Using poetry to engage staff in training
Poems can help make internal comms more memorable, and excite employees to help spread the message
From Yeats to Shakespeare, some of the world’s greatest literature is poetry. But it doesn’t have to be confined to studying these literary greats in school; it’s also a powerful communication tool for engaging employees.
One area that can be difficult to engage workers on is health and safety (H&S). Whether you operate from managed offices, a building site, a factory or another safety-critical environment such as an airport, there are understandably stringent and specific H&S regulations and policies to adhere to.
Staff are usually introduced to specific standards and to the importance of H&S in general during their induction, and most companies will ensure that they have regular follow-up training sessions and briefings to reinforce the key messages.
With an end goal of striving for an accident-free workplace, it is critical that we engage with employees in the continual improvement and ownership of H&S. And we need to step up and be more creative in doing so.
The key is to focus on the importance of doing rather than just thinking. How can you get staff to buy in to your standards? What will make them sit up and take notice? And how can you get the message to resonate?
The overall health and safety message is not likely to change regularly, if at all. So it’s about creating ‘collateral’ that will last. The first step is to think about the format in which you want to get the message across (video/presentation/workshop/mobile app) but more importantly to make sure it’s easily accessible, giving staff the ability to watch it anytime and anywhere.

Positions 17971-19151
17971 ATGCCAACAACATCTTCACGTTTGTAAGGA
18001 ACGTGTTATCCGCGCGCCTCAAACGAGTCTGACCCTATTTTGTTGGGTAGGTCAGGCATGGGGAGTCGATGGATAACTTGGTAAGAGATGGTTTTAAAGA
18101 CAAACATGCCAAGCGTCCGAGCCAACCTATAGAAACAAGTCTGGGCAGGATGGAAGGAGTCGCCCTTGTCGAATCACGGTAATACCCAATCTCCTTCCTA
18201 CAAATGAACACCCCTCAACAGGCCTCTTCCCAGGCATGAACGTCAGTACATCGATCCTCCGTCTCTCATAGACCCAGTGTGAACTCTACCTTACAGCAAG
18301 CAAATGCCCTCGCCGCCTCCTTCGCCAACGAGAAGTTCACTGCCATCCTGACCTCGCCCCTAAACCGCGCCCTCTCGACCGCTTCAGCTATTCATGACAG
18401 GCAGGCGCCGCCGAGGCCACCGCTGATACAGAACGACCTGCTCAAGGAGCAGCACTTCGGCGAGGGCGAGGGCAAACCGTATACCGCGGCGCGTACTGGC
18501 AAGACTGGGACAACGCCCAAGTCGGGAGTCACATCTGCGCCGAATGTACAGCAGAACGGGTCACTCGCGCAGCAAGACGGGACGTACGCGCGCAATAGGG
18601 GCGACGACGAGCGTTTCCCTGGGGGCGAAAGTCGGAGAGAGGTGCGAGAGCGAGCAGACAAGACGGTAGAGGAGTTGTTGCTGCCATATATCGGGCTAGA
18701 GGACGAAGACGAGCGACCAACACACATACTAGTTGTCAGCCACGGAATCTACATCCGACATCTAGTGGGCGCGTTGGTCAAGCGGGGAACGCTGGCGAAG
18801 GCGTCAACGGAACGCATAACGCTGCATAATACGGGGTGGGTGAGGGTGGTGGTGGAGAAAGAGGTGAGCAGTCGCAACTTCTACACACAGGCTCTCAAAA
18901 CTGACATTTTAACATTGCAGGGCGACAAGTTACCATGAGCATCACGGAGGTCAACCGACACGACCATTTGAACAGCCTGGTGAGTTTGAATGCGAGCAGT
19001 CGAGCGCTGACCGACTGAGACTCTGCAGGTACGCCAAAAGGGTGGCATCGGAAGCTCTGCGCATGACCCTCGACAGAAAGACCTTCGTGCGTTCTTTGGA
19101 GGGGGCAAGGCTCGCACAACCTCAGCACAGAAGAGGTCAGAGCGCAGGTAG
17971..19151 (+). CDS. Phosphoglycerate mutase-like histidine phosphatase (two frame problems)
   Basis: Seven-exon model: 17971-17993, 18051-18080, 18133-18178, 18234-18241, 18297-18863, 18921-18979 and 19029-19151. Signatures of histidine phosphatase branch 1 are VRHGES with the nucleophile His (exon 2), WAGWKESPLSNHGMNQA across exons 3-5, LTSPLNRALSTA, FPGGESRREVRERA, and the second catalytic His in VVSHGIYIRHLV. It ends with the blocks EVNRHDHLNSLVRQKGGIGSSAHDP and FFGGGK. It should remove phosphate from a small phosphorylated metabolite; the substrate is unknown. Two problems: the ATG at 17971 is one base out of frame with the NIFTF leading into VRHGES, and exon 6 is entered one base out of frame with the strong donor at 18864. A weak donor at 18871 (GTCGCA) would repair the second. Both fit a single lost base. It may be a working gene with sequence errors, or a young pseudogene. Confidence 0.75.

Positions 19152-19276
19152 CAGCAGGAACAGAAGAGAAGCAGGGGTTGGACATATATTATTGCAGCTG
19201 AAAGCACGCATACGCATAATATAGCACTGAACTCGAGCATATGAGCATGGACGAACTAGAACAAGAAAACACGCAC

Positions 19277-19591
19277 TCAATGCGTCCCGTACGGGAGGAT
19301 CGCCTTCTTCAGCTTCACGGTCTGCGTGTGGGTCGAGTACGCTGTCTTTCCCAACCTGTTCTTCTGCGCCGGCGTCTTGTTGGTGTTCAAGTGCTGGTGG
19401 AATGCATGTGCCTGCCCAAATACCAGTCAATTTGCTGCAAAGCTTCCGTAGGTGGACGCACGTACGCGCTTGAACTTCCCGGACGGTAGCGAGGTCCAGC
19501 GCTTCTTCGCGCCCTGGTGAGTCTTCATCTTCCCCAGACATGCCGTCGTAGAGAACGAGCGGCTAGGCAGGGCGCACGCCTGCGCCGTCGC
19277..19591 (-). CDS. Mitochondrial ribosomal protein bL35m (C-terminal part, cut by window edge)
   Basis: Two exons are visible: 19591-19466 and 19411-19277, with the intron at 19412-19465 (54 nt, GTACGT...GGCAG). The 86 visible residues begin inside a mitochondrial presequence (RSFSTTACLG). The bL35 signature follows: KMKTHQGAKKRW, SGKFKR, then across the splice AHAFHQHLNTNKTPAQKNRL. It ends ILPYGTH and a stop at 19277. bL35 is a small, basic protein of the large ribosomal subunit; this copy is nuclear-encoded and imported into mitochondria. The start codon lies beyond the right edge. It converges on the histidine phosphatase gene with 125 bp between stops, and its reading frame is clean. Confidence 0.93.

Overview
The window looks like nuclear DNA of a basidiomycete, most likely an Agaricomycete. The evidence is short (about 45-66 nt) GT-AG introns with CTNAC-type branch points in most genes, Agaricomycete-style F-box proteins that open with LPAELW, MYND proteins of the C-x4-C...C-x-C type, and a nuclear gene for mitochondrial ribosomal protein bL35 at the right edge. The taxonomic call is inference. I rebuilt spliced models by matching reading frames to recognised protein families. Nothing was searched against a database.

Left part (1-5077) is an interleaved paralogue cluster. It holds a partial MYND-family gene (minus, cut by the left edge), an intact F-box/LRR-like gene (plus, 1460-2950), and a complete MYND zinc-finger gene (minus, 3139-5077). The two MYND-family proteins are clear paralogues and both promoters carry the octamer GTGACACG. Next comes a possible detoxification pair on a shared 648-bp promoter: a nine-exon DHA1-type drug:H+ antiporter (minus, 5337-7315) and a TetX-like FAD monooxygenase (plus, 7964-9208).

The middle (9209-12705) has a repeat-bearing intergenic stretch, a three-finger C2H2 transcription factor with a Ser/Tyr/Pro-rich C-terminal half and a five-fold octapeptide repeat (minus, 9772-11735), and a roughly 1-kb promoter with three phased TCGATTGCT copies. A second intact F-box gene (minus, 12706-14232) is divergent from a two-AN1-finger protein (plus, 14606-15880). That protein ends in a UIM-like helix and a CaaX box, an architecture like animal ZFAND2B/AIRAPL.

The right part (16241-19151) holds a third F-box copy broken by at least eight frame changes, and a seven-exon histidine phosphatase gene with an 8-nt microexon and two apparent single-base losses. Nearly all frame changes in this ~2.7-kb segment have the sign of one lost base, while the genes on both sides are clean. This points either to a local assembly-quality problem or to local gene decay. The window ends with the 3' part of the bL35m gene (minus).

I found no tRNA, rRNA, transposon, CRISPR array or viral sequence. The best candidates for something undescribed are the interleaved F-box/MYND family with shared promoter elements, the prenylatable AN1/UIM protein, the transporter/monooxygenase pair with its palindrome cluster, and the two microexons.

And then there’s the script. It needs to be personal but at the same time carry a message that relates to everyone. And in my view there’s no better way to fulfil all this criteria than through poetry – which has a unique ability to make a message understandable and memorable.
We tested this concept for ourselves and it has had a great impact on staff so far; employees are already stepping forward and getting involved. We carefully selected a health and safety poem by Don Merrell called It’s up to me, as it fits well with our ThinkSafe! ActSafe! BeSafe! mantra, then asked for volunteers who’d like to appear in the video to recite different lines of the poem. The fact that there was no shortage of applicants gave us the confidence that we were on the right track.
High levels of employee engagement are widely considered a valuable indicator of organisational health, and creativity is crucial for empowering teams. Not only can poetry help improve verbal skills and memory, it improves critical thinking, develops empathy and insight, and encourages engagement with other art forms.
But words alone aren’t always enough. The best-placed people to improve safety are those on the frontline, and by acting on their concerns and ideas we can reduce the number of incidents and demonstrate ownership at all levels in the improvement of health and safety. You should think about asking employees to suggest ways they can work with increased safety through focused conversations with their line managers, meetings, briefings and inspections.
Every good HR department will put the safety of staff first and want to empower employees to make a difference. And there’s no better way to drive ownership than encouraging feedback, listening to it, and then acting on it. By making H&S messages understandable and memorable, while encouraging staff to be involved and take a lead on these matters, the real difference will happen.
Andrew Lewinton is head of health, safety and environment at OmniServ